Dr. Sophia Ogunlana is the new program director of Lancaster Bible College | Capital Seminary & Graduate School’s master’s degree in counseling, available at our DC location. The clinical mental health counseling degree in Washington, D.C. is designed to prepare our students for state licensure as a professional counselor in Maryland, Washington D.C., and Virginia. It is a rigorous 60-credit Master of Arts degree that delivers the knowledge and skills necessary to help diverse people in a wide range of difficult circumstances. Our students learn about the biological and environmental causes of mental illness and are trained to provide evidence-based treatment. Dr. Ogunlana shares with us why she stepped into this role, what her passions are and much more.
Tell us a bit about yourself.
I am a native Marylander, and I’m married to Dr. Kolawole O. Ogunlana. We are blessed with two young children, a 5-year-old named Joseph and a 2-year-old named Rachel. I hold a bachelor’s degree in psychology from High Point University, a master’s degree in Christian counseling and discipleship from Capital Bible Seminary and a doctorate in counseling psychology with a concentration in counselor education and supervision from Argosy University’s DC campus. I am a licensed clinical professional counselor in Maryland and a licensed professional counselor in DC. I also completed an internship through the National Institute of Mental Health’s illustrious research organization, the National Institutes of Health. There, I researched Pediatric Autoimmune Neuropsychiatric Disorders Associated with Streptococcal Infections.
When did you first discover a passion for mental health?
I first discovered my passion for mental health when I was nominated by my teachers in middle school to become a peer mediator. Under the supervision of a faculty member, I met with my peers when they faced a conflict or behavioral issue. I mediated situations by helping them come up with compromises and positive strategies to problem solve. It was then that I recognized my gift in that area. I loved being able to assist my peers find positive strategies to deal with problems. My calm demeanor serves me well in de-escalating high-stress situations. I am so thankful that my school and teachers afforded me that opportunity. It eventually led me to my career in counseling!
What types of work have you done in the past?
I have served as a Mental Health Counselor at a number of agencies working with children, adolescents, and adults on a variety of topics. I’ve conducted, published and presented research locally and nationally including at Johns Hopkins University, the National Institutes of Health, Bowie State University, the Art Institute of Washington and the American Association of Behavioral and Social Sciences.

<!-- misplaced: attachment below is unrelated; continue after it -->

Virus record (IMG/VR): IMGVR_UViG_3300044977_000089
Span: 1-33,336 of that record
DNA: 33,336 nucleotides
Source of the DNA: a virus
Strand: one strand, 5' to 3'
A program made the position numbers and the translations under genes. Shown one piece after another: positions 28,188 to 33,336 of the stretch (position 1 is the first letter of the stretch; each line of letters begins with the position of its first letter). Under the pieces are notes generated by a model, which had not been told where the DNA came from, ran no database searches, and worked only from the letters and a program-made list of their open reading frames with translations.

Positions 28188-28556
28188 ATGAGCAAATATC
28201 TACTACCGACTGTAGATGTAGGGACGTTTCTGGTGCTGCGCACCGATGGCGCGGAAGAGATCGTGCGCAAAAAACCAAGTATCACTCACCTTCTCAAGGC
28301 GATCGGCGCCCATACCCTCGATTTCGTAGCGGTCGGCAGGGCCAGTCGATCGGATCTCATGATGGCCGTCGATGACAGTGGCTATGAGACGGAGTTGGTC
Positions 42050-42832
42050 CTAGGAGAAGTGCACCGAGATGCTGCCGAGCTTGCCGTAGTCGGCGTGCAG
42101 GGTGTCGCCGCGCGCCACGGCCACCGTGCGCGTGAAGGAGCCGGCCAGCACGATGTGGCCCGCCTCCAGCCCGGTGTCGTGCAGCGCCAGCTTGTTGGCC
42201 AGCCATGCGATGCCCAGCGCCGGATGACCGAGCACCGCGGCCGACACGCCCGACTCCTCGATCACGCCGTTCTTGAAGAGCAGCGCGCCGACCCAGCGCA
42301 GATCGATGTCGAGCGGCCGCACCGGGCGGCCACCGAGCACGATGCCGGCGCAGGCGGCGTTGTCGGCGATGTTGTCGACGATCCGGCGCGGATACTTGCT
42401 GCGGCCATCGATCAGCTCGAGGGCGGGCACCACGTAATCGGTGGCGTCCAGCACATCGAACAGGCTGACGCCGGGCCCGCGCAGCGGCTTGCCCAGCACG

What drew you to the teaching position at our DC location?
As an alumna of the former Capital Bible Seminary, I was eager to give back to students at my alma mater. I’ve been an adjunct professor for the past four years and was recently promoted to the director of the clinical mental health counseling program at the DC site. It is an honor and pleasure to serve the students in the counseling program here. They are talented counselors-in-training with a heart to serve God and positively add to the mental health field. The previous director and current faculty have been dedicated to the success of our students, which has led to a 90% success rate in alumni’s successful completion of the National Counselors Exam and attainment of the graduate counseling license. I have a passion to assist students in practicing wellness as a proactive strategy for the successful matriculation of their program.
Why do you believe it’s important for Christians to become counselors?
I believe it is important for Christians to become counselors because Jesus calls us to love our neighbors and to come alongside those who need help. Christians already have an example in Jesus of how to practice many of Carl Rodgers Person-Centered therapy of being non-judgmental, accepting, giving positive regard and so on. As professional counselors-in-training, students learn ethical and multicultural competencies to treat clients with respect regardless of their gender, sexuality and spiritual beliefs. For Christians who have a heart to help others, feel called to counsel and who are eager to learn how to become a professional counselor, this is the place for you!
What type of students should apply for your program?
Individuals who have an innate ability to exhibit empathy and passion to learn more about mental health counseling. Those who are willing to gain skills to come alongside hurting people who want to make positive change and who are up for the rigor that graduate school brings. If that is you, consider our program.
What are some other things you’re working on?
We are in the final stages of completing our self-study in the CACREP-accreditation process for both DC and Lancaster.
Is there anything else you’d like to add?
LBC | Capital has truly been a blessing to me. I am appreciative to be accepted as my authentic self at this Christian institution where I equip students in the counseling field and integrate my Christian faith.